Home Safety Tips For Caregivers of Dementia Patients

Posted on: Jul 10, 2017

 
Dementia can cause changes in the brain and body that may affect safety. Some of these changes can include getting lost in one’s own neighborhood, forgetting how to use household appliances, and having trouble with balance. If you are a caregiver for a loved one with dementia, follow these home safety tips.
Routinely Evaluate Home Safety
Dementia is a progressive disease. It is important to regularly consider your loved one’s changing abilities and evaluate your home safety accordingly. Check each area of the home for potential hazards and make necessary changes. For example, if your loved one begins to have difficulty using the shower you may consider installing grab bars and purchasing a shower seat.
Be Prepared for Emergencies
Keep a list of emergency phone numbers on the refrigerator and stored in your cell phone. Include the police, fire department, your loved one’s health care providers, and any other numbers you may need quickly. Also, make sure you have a working fire extinguisher and everyone who lives in the home knows where it is located and how it operates.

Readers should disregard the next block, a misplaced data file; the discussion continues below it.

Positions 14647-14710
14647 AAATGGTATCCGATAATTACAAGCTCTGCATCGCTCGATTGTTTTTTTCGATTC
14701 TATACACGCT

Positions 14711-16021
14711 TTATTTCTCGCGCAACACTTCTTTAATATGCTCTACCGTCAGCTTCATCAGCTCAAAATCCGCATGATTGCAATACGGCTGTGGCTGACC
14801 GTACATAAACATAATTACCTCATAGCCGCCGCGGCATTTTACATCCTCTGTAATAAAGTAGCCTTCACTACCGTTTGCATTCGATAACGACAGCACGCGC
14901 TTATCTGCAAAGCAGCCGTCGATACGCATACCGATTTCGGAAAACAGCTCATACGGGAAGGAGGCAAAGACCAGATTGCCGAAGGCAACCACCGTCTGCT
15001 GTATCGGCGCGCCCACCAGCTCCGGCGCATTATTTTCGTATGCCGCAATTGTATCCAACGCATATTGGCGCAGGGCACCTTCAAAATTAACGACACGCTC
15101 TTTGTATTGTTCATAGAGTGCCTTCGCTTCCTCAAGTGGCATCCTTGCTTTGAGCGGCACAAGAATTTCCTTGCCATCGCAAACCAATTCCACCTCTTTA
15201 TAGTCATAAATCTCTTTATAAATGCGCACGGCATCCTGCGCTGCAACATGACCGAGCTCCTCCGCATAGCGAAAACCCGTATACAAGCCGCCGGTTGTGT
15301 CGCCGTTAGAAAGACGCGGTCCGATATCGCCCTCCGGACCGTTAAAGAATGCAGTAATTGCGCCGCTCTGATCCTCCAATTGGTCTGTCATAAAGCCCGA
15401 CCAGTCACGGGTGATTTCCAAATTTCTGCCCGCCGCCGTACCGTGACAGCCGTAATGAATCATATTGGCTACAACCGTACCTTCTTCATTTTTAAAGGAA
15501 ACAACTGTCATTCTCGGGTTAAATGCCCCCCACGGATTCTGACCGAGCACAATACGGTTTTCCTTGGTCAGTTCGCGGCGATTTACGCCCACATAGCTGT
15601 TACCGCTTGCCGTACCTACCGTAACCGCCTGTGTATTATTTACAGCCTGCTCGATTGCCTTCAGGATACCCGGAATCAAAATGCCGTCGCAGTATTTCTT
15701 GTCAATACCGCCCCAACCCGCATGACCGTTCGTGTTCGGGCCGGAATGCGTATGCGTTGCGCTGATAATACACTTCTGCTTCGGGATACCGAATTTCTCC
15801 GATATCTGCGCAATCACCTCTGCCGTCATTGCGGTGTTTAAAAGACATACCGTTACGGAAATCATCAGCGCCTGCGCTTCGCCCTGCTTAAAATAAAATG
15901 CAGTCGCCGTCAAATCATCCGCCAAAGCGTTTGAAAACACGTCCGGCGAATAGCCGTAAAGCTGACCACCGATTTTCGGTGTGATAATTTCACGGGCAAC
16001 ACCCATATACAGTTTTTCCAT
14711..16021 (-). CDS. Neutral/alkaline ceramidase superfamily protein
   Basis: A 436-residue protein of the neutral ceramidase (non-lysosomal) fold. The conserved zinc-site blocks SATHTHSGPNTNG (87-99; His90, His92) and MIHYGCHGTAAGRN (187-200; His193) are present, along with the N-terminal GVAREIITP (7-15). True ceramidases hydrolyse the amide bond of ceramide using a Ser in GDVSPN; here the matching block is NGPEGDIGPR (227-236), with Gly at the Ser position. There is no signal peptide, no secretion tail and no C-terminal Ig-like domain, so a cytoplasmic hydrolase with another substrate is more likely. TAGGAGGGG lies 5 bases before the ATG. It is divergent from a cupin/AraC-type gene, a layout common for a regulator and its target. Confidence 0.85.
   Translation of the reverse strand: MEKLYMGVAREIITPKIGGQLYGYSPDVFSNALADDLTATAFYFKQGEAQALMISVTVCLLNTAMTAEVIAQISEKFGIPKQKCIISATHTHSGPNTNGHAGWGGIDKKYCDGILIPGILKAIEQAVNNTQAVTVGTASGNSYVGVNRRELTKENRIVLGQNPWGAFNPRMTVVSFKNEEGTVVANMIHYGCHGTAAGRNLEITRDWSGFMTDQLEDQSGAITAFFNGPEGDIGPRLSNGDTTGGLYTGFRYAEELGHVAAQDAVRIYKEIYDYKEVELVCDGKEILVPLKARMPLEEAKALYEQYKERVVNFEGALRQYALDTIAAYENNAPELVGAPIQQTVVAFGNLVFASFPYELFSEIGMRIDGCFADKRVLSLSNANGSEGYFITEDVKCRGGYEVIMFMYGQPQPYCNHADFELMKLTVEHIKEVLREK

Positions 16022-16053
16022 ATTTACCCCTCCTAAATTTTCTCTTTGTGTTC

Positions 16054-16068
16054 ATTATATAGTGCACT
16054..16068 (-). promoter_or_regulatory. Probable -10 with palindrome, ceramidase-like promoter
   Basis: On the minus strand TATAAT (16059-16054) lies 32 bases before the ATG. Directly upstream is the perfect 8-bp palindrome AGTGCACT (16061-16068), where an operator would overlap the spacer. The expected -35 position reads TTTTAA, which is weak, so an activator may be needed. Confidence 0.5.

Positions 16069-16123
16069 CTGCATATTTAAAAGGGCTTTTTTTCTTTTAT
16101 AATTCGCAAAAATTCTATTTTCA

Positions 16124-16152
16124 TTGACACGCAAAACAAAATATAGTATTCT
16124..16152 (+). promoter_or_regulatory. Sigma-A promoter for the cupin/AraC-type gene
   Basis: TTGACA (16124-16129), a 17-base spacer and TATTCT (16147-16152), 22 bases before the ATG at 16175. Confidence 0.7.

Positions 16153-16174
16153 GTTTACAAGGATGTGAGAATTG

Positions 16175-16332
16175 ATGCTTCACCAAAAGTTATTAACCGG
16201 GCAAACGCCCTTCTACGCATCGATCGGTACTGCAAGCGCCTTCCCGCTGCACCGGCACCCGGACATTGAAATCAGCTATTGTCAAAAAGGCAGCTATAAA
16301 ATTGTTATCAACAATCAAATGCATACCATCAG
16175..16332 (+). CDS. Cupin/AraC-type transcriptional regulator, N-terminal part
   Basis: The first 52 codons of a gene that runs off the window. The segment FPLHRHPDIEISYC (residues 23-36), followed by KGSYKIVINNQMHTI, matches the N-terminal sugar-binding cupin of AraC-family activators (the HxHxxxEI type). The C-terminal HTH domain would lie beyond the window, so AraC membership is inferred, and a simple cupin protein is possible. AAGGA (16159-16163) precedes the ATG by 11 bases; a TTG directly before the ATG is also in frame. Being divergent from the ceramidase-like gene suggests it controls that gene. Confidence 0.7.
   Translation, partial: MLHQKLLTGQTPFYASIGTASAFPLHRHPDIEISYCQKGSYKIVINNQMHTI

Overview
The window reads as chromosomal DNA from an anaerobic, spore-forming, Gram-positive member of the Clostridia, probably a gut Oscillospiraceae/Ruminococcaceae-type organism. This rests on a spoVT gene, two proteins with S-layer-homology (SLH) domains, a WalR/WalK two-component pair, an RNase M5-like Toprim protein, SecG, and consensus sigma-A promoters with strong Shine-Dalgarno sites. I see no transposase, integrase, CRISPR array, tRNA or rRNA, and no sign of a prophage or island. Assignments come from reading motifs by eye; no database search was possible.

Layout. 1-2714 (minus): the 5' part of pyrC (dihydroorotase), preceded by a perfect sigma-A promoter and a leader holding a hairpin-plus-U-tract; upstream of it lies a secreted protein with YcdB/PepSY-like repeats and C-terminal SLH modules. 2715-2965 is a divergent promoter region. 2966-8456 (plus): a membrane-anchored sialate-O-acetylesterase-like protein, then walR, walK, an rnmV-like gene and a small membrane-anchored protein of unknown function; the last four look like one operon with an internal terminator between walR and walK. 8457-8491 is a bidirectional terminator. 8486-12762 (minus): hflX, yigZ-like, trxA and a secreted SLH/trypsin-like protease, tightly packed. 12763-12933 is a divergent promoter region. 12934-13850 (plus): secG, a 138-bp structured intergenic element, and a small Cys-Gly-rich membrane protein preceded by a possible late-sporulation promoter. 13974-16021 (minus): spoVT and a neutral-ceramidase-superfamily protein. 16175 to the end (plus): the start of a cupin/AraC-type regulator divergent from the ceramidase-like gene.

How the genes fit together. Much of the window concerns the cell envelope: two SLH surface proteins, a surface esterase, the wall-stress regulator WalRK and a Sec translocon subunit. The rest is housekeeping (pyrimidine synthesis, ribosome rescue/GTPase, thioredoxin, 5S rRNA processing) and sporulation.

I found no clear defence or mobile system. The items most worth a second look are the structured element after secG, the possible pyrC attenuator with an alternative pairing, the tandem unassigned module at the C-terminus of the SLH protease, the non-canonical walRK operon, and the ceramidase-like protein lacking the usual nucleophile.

Home Safety Considerations

  • Consider hazards that may be in the kitchen. Prevent access to potentially dangerous appliances. Safety knobs can be installed on the stove and other appliances.
  • Bathrooms often have potentially hazardous conditions. You can install non-slip strips on slippery areas. A rubber faucet cover can be installed in the bathtub to help prevent serious injury in the event of a fall.
  • A person suffering from dementia may wander out of the house. To help prevent this, consider installing additional locks on the doors. Locks can be installed out of the direct line of sight, either high or low on the door.

Understand the Nature of Your Loved One’s Dementia
Dementia “describes a group of symptoms affecting memory, thinking and social abilities severely enough to interfere with daily functioning.” Talk to your loved one’s caregivers about their condition and the prognosis moving forward. Learn about what to expect.
The more you know about your loved one’s dementia, the better equipped you will be to assess your home environment and make necessary safety changes.
 
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Contact us or call (509) 468-0551 (Spokane office), or (509) 579-0206 (Tri-Cities office) to learn more about Estate Planning or other legal needs of seniors, the disabled, or vulnerable adults and their families.

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